Put more concretely, anthropological differences encompass distinctions in ‘class, color, sex, gender, territoriality, mobility, and status’ (p. 55). What defines each category of distinction is not a binary opposition so much as a continuum for the placement of individuals between two extremes. Such extremes include the ‘rich and poor (class difference), black and white (color), man and woman (sex), heterosexual and homosexual (gender), center and periphery (territoriality), colonizer and indigenous (mobility), and with and without public power (legal standing)’ (pp. 55–56). Taken together, these extremes define the differences that accumulate and crystallize into poles of privilege and disadvantage in any given society. To give some flesh to this point, Sardinha claims that in Brazil the ‘richwhite-urban-man-descended from colonizers’ (p. 58) marks out a pole of privilege while the ‘poor-black-peripheral-woman-descended from slaves’ (p. 58) distinguishes a pole of disadvantage.
Sardinha contends that the PT engaged in a diminution of the anthropological differences that organize social status in a remarkably short period of time. The pursuit of this swift diminution stood in contrast to a more traditional strategy on the left of property expropriation. Sardinha maintains that the PT did not pursue that strategy because it feared an immediate backlash from the wealthy. It settled instead on a strategy of more subtly working to diminish anthropological differences through another kind of expropriation, namely the expropriation of the enormous privileges accumulated through these differences.
This strategy had the immediate advantage of producing a delay in the response of the elites for three reasons: first, it was not as sharply felt as the outright expropriation of property would have been; second, the tremendous wealth these elites accumulated under PT governments ‘compensated’ (p. 58) for the reduction of anthropological differences; finally, the expropriations of these governments were symbolic rather than material. Sardinha’s most vivid and compelling illustration of the expropriation of privileges comes from the PT’s introduction of social protections for housemaids, which ‘put a stop’ (p. 61) to forms of subjection that took place in the otherwise obscure space of the family as a locus of patriarchal reproduction. In other words, the PT instituted ‘an apparently anodyne legal measure’ (p. 61) that had the effect of intervening in the family to strip its members of the longstanding privilege of mistreating and abusing housemaids.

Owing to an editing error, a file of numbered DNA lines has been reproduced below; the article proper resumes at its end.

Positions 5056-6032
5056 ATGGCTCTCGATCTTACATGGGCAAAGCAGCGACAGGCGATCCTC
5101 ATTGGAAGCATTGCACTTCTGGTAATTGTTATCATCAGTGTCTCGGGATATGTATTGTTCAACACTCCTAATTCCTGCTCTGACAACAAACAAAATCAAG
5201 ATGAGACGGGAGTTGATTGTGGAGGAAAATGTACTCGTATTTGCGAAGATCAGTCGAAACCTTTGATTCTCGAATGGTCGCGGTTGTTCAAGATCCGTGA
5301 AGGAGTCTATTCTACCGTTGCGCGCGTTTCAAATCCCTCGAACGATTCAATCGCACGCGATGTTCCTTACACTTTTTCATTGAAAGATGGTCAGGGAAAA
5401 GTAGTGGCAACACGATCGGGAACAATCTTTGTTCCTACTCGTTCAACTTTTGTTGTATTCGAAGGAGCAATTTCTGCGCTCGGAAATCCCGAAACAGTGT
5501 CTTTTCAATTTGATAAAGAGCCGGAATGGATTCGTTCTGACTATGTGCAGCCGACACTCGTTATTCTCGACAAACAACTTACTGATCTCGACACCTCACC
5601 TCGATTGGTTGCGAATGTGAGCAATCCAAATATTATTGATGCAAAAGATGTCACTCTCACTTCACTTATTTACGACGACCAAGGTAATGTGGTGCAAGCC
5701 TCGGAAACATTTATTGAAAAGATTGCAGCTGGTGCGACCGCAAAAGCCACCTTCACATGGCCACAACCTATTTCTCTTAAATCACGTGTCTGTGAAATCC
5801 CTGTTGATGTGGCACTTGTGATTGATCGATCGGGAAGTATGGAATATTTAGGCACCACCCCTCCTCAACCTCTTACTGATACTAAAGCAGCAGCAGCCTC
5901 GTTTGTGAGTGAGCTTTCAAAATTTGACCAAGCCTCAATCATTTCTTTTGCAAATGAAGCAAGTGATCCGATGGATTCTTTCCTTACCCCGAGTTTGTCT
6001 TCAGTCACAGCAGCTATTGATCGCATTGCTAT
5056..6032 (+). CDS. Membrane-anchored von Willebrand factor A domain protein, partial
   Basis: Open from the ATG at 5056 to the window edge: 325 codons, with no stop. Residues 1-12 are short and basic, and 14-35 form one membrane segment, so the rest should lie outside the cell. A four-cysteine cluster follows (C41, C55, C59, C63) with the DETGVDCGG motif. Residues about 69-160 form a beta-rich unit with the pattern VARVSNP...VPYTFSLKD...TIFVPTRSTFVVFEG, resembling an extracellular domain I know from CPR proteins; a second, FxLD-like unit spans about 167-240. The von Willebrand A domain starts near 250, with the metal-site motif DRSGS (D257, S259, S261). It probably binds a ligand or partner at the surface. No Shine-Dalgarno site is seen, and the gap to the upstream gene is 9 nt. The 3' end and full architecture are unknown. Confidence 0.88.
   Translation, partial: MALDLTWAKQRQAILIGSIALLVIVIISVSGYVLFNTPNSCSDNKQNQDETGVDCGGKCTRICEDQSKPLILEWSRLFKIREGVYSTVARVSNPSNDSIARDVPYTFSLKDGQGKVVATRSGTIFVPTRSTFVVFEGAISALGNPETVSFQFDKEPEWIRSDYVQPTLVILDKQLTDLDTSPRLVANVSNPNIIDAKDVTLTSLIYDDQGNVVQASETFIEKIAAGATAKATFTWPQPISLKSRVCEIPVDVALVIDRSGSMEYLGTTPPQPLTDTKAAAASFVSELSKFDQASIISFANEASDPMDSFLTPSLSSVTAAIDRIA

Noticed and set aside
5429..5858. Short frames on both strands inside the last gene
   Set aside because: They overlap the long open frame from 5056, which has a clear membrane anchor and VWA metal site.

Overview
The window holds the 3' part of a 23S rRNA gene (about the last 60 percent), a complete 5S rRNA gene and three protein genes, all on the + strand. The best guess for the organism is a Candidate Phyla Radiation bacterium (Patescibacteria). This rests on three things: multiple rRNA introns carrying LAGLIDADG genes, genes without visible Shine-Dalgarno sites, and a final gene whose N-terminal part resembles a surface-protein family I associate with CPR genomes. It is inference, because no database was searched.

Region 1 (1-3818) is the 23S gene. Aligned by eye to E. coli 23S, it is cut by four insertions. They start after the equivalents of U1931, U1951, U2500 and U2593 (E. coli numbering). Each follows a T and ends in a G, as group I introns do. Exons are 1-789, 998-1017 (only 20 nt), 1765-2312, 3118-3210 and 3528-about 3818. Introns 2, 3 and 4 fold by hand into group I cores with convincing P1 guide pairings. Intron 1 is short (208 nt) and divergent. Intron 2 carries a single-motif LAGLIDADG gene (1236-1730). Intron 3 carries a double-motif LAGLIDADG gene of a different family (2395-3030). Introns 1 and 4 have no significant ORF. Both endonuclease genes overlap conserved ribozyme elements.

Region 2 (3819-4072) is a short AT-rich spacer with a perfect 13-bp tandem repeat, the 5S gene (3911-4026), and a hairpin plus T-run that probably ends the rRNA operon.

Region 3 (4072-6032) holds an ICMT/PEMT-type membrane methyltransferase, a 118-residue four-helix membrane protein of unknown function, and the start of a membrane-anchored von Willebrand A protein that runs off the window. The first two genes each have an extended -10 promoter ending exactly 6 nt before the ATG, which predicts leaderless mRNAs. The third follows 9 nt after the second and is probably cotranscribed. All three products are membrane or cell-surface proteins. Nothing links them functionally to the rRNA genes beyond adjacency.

The result of this intervention was nothing less than a ‘slow motion’ (p. 62) groundswell of hatred and resentment among family members who had lost that privilege. As Sardinha points out, these members began to clamor on the streets (with their nannies in tow) for a return to an order ‘in which a housemaid was little or nothing more than an appendage of the patriarchal family structure’ (p. 62). Sardinha takes the sheer force of such reactions as proof that the PT had in fact disturbed something fundamental in the traditional ordering of Brazilian society.
Indeed, he insists that only such a disturbance can account for the intensity of the hatred toward the PT as well as the very persons of Lula and Rousseff. The ascendance to the presidency of a union leader without higher education (Lula), followed by a woman who had been tortured under the dictatorship (Rousseff), unleashed this hatred by symbolically unsettling the supposedly ‘‘‘natural order of things’’’ (p. 112) in Brazil. Sardinha acknowledges that the PT committed ‘errors’ (p. 65) but he is elusive about the content of these errors and deflects from them by asking instead how the PT could not have committed mistakes over its long years in power. Sardinha’ sinsistence that the PT fostered the ‘appearance’ (p. 19) of democracy in Brazil certainly seems like a critical observation but it actually comes across as a kind of praise, since he proceeds to concentrate on how the judiciary destroyed even that appearance.
Even though Sardinha hesitantly recognizes that the PT enacted policies that made the wealthy wealthier, he construes such policies as the price it had to pay for reducing anthropological differences. Sardinha also does not ask what seems like an obvious question given his conceptualization of these differences: is it possible that the PT could have fortified, rather than simply diminished, anthropological differences through its compromises with the elites? Still, it easy to put aside Sardinha’s tepidly critical attitude toward the PT because there is much to admire in his analysis. Sardinha’s new book is more than just timely.
It elaborates a concept of anthropological differences with an import beyond Brazil. This concept delineates the complex poles of disadvantage and privilege that can serve as objects of intervention for governments aspiring to reduce inequalities. Sardinha also offers a cautionary tale to such governments, namely that there is an enormous price to pay for the realization of such aspirations. That price comes in the form of an unleashing of the forces of anger, hatred, resentment, and vengeance. In Sardinha’s haunting expression, disturbing anthropological differences is like ‘playing with fire’ (p. 111).